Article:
(Also known as Pubic Symphysitis)
What is osteitis pubis?
Osteitis pubis is an overuse injury characterized by tissue damage and inflammation to the pelvis at the site where the two pubic bones join (pubic symphysis), resulting in groin pain.
The pelvis is made up of two bones (hemipelvis). These two bones join together at the front of the pelvis at the pubic symphysis (figure 1). The pubic symphysis is made of cartilage which helps absorb forces between the two bones. There are several muscles that attach near the pubic symphysis (i.e. the adductors and abdominals). As these muscles contract (such as during running, kicking or performing sit-ups) a pulling force is exerted on the pubic symphysis. When these forces are excessive due to too much repetition or high force, damage to the pubic bones or symphysis may occur. When this results in inflammation to the pubic symphysis the condition is known as osteitis pubis.
Causes of osteitis pubis
Osteitis pubis is usually an overuse injury, which commonly occurs due to repetitive or prolonged activities placing strain on the pubic symphysis. This typically occurs due to repetitive running, kicking or change of direction activities. It is commonly seen in running sports such as football, hockey and athletics (particularly marathon runners).
Patients may also develop osteitis pubis due to excessive abdominal muscle contraction (such as during repetitive sit ups) or following inadequate rehabilitation of other injuries, such as adductor tendinopathy.
Signs and symptoms of osteitis pubis
Patients with osteitis pubis typically experience groin pain that develops gradually overtime. Pain may be experienced on one or both sides of the groin. Pain can sometimes also be experienced in the lower abdominals or at the front of the hips. Patients usually experience pain on firmly touching the pubic bone at the front of the pelvis (pubic symphysis - figure 1). Pain may also increase when squeezing the legs together or when moving the affected leg away from the midline of the body (abduction). Pain is usually aggravated by exercise such as running, kicking, performing sit-ups or change of direction activities.
In less severe cases of osteitis pubis, patients may only experience an ache or stiffness in the groin that increases upon rest following activity. These activities typically include running (particularly involving change of direction) and kicking. The pain associated with osteitis pubis may also warm up with activity in the initial stages of the condition.
As the condition progresses, patients may experience symptoms that increase during activity and affect performance. In severe cases the patient may be unable to continue the activity and may limp or 'waddle' as a result of the pain.
Diagnosis of osteitis pubis
A thorough subjective and objective examination from a physiotherapist is usually sufficient to diagnose osteitis pubis. Further investigations such as an X-ray, bone scan, MRI or CT scan may be required to assist with diagnosis and assess the severity of the condition.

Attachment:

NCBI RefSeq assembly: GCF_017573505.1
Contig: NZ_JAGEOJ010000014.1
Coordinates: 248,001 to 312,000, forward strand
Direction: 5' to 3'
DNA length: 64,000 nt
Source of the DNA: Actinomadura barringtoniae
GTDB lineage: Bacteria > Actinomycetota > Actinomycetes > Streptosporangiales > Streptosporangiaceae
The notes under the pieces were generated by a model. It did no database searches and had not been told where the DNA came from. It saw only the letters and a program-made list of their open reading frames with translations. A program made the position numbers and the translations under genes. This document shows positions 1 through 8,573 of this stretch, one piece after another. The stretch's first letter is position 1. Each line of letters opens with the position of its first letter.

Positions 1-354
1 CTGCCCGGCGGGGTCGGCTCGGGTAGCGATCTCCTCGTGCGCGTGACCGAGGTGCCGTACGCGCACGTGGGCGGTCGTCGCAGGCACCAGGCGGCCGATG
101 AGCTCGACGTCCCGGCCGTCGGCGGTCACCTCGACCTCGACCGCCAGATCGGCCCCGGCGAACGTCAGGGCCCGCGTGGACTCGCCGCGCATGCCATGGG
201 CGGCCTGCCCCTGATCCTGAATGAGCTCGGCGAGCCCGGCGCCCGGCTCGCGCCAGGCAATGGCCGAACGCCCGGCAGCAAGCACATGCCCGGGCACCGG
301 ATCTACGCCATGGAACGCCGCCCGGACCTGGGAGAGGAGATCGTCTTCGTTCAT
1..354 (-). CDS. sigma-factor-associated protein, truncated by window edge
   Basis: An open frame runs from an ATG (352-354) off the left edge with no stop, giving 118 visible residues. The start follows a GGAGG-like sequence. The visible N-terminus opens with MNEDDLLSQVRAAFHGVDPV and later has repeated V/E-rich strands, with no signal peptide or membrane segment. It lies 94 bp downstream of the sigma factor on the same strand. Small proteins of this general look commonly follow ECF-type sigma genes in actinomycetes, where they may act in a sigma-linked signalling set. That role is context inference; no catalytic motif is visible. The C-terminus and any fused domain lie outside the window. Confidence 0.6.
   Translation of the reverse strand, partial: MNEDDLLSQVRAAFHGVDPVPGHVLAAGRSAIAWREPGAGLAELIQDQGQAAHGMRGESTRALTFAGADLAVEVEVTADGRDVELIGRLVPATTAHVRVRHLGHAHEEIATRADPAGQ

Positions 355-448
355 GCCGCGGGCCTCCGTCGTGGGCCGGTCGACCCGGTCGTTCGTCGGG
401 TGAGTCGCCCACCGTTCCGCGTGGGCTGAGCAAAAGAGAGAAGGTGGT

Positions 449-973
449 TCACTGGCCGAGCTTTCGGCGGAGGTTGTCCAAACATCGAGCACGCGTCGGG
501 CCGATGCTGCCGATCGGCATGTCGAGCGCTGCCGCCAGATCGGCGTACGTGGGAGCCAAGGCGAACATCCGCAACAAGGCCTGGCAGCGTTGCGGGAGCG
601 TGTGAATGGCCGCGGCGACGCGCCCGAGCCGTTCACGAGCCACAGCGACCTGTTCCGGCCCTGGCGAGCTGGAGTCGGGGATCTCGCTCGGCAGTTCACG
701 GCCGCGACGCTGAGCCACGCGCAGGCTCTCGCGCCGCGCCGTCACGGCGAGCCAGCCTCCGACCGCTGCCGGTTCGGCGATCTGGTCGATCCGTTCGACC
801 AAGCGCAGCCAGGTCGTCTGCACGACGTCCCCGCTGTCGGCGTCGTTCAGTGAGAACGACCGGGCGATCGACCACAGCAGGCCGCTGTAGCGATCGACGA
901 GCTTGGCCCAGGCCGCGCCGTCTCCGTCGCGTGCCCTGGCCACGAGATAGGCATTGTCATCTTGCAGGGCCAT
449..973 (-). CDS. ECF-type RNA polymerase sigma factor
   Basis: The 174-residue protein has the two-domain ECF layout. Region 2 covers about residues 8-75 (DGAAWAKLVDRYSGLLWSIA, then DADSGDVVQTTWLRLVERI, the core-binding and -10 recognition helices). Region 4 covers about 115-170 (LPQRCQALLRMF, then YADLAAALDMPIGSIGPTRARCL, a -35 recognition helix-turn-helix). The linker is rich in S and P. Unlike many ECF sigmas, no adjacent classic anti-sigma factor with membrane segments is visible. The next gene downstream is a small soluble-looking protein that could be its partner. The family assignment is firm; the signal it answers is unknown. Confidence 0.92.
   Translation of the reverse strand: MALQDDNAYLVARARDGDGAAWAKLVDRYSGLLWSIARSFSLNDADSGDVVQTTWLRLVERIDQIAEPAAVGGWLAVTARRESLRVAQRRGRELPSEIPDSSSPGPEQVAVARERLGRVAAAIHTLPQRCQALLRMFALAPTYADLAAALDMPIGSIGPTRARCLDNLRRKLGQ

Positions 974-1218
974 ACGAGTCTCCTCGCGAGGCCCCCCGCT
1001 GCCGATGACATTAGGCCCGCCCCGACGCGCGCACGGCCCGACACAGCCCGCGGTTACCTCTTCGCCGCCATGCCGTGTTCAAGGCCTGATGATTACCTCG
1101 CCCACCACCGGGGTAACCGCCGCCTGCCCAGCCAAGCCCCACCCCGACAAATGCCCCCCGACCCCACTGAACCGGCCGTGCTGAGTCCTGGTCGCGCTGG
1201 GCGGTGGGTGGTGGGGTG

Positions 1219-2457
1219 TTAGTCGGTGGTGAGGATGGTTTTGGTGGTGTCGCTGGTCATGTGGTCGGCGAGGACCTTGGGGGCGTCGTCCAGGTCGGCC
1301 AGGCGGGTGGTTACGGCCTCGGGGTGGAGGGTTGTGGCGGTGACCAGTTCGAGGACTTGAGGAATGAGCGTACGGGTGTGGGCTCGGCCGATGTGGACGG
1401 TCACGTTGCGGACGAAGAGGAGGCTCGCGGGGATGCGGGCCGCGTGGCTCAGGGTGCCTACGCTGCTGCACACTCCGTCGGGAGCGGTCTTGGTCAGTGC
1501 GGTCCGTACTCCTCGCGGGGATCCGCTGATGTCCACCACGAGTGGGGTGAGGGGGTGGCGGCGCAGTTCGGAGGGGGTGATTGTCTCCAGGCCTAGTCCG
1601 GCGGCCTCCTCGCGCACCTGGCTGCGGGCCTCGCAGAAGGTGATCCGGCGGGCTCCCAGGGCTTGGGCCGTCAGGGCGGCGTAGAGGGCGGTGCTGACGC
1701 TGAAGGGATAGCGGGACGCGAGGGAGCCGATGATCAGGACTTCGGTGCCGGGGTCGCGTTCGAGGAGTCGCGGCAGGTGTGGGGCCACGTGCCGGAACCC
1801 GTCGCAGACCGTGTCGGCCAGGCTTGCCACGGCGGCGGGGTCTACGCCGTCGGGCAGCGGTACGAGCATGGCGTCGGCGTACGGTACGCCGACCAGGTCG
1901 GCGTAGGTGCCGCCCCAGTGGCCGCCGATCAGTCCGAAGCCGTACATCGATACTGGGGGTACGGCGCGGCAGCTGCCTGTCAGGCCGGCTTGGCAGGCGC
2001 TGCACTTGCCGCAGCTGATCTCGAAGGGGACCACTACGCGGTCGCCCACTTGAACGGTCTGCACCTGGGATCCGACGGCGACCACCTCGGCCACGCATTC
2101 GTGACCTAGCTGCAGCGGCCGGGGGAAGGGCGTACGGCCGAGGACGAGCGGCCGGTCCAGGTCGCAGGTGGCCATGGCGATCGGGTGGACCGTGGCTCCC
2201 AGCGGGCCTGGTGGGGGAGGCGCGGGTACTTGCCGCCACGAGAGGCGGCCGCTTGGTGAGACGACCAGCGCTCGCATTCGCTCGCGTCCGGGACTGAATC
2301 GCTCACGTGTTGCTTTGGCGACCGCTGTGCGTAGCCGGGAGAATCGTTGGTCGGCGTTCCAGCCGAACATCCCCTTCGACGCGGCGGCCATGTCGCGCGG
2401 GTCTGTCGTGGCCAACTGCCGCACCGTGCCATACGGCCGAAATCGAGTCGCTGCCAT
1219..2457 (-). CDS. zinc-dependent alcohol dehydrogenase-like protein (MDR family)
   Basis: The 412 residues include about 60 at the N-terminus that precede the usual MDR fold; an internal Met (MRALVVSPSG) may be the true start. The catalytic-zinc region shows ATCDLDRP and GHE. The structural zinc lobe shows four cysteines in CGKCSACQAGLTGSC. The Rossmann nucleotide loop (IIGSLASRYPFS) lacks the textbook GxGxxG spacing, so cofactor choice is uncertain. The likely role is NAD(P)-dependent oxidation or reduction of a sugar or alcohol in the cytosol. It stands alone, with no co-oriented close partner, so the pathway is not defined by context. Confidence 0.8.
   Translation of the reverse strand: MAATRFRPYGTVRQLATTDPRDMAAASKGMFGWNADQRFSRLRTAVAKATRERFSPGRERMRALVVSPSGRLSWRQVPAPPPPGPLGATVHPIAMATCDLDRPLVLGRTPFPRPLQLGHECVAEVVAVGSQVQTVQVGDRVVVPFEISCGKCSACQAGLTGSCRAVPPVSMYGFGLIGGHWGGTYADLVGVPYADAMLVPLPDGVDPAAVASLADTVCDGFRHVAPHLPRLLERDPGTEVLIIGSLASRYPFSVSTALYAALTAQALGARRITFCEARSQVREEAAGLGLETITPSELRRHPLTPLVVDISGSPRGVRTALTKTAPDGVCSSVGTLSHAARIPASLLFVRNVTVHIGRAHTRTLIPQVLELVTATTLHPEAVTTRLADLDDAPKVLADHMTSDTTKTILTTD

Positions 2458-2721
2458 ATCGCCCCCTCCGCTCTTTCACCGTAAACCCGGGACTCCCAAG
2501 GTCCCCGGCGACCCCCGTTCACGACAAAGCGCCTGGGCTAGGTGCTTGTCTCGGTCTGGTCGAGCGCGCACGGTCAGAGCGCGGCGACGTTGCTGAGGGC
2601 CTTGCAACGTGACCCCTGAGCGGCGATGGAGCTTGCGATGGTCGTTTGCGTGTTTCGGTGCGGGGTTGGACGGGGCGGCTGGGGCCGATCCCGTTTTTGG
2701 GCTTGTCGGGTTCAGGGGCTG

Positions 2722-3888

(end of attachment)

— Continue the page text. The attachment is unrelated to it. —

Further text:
Treatment for osteitis pubis
Most patients with osteitis pubis heal well with appropriate physiotherapy. The success rate of treatment is largely dictated by patient compliance. One of the key components is that the patient rests sufficiently from ANY activity that increases their pain until they are symptom free. In severe cases, the use of crutches when walking may be necessary to protect the pubic bones and symphysis from further damage and to hasten the healing process.
Activities which place large amounts of stress through the groin should also be minimized, these include: running (especially with change of directions), kicking, jumping and sit-ups. By avoiding these activities, the body can begin the healing process in the absence of further tissue damage. Once the patient can perform these activities pain-free a gradual return to these activities is indicated provided there is no increase in groin symptoms. Activities which do not cause pain or an increase in symptoms are usually encouraged during the rehabilitation period to maintain fitness.
Ignoring symptoms or adopting a 'no pain, no gain' attitude is likely to lead to the condition becoming chronic and requiring an extensive period of rehabilitation. Immediate, appropriate treatment in patients with osteitis pubis is therefore essential to ensure a speedy recovery. Once the condition is chronic, healing slows significantly resulting in markedly increased recovery times and an increased likelihood of future recurrence.
Ice therapy and anti-inflammatory medication can significantly reduce the inflammation and pain associated with osteitis pubis. Simply resting and taking anti-inflammatories alone however, will not completely resolve the condition unless it is accompanied by appropriate physiotherapy treatment.
A graduated flexibility, core stability and strengthening program guided by a physiotherapist is essential to rehabilitate the injured patient and reduce the likelihood of recurrence. Careful assessment by the physiotherapist to determine which factors have contributed to the development of osteitis pubis, with subsequent correction of these factors is essential to ensure an optimal outcome. Without this, symptoms are most likely to recur upon resumption of the aggravating activity.
A graduated return to activity program in the final stages of rehabilitation is essential for a safe and successful return to sport or activity. For those who wish to return to sport, this should include a return to running program, the implementation of progressive acceleration and deceleration running drills, as well as change of direction drills before returning to match play. These progressions should be carefully monitored by the treating physiotherapist for any aggravation of symptoms.